Digitally Native Vertical Brands (DNVBs) are a type of ecommerce brand that has gained significant popularity in recent years. These brands are built entirely online and rely on social media, influencers, and other digital marketing strategies to reach and engage with their target audiences. DNVBs usually focus on a specific product or category, and are known for their sleek designs, high-quality products, and personalized customer experiences. Examples of DNVBs include Dollar Shave Club, Allbirds, Bonobos and Casper.
Brands by Ideas

The success of a brand often comes down to the ideas behind it. In this section, we’ll explore some of the different types of brands that are driven by a unique idea or philosophy.

Disruptive Brands

Disruptive brands are those that challenge the status quo of their industry and bring something new to the market.

They aim to create a new market or disrupt an existing one by offering a unique solution to a problem or by changing the way things have been done in the past. Disruptive brands are often innovative and can change the way we think about and interact with a particular product or service.

Examples of disruptive brands include Tesla, Airbnb, Uber, and Netflix.

Sustainable Brands

Jansport bags in different coolors.

Sustainable brands are those that prioritize environmentally friendly practices in their operations, from sourcing of raw materials to manufacturing processes and packaging.

These brands strive to minimize their carbon footprint and environmental impact, and often implement sustainable and ethical business practices to ensure that their products are produced in a responsible and ethical manner.

Such brands have gained popularity as consumers become more environmentally conscious and demand for sustainable products has increased.

Examples of sustainable brands include Patagonia, The Body Shop, and Allbirds.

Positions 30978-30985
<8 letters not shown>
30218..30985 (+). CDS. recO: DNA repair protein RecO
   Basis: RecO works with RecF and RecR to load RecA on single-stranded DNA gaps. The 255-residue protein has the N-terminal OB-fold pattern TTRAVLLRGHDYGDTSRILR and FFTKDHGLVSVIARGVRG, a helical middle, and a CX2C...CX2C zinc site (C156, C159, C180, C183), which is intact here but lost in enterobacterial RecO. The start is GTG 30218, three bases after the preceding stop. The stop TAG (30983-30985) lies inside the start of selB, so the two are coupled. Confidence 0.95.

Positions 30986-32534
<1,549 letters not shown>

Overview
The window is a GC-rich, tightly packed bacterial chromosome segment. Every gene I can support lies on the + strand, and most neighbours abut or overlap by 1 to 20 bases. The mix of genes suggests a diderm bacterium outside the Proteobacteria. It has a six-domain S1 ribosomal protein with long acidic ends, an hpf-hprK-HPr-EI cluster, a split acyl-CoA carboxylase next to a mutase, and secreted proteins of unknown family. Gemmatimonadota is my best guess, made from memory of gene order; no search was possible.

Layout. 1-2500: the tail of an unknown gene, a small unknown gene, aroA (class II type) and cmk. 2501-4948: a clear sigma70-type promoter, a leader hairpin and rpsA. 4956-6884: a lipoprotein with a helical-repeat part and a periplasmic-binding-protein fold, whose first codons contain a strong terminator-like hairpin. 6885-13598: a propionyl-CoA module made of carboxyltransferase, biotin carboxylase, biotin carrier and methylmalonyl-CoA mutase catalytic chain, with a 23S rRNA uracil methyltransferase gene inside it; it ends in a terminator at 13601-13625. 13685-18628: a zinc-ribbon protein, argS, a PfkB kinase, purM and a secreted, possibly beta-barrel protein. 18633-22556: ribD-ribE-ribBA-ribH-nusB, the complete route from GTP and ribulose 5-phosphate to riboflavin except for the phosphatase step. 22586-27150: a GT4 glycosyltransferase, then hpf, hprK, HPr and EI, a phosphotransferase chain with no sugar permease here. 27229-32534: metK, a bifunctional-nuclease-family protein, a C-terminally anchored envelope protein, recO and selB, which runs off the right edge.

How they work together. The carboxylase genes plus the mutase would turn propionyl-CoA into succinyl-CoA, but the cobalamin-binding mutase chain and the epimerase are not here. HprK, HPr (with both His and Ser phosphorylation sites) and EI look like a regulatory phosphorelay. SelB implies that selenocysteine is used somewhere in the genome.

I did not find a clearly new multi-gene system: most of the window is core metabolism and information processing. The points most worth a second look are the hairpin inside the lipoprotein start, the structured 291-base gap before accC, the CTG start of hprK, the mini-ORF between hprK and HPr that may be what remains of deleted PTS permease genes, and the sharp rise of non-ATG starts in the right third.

Ethical Brands

Ethical brands are those that prioritize ethical practices in all aspects of their business operations, from sourcing raw materials to employee treatment and environmental impact.

These brands often have a strong commitment to social responsibility and work to ensure that their products and services are produced in an ethical and sustainable manner.

Consumers are increasingly seeking out ethical brands and are willing to pay a premium for products and services that align with their values. Some well-known examples of ethical brands include Patagonia, Warby Parker, Toms, and Faguo.

Non Profit Brands

Credit: Doerthe Hagenguth | Greenpeace

Non-profit brands are organizations that exist to serve a specific cause or purpose, rather than to generate profit for shareholders or owners.

These brands typically operate on a not-for-profit basis and rely on donations, grants, and other funding sources to support their activities.

Non-profit brands can range from large international organizations like UNICEF to small local charities. Their branding and marketing efforts are aimed at building awareness, trust, and support for their mission, and their success is measured by the impact they have on their beneficiaries and the wider community.

Some examples of non-profit brands include the American Red Cross, Doctors Without Borders, and the World Wildlife Fund.

Political Brands

Political brands are those that are associated with a political party or ideology. These brands are often used by political candidates to gain support from voters and promote their political message and have the power to evoke strong emotions in their audience.

Political brands can also include campaign logos, slogans, and other visual elements used in political advertising.

Distributed or Social Movement Brands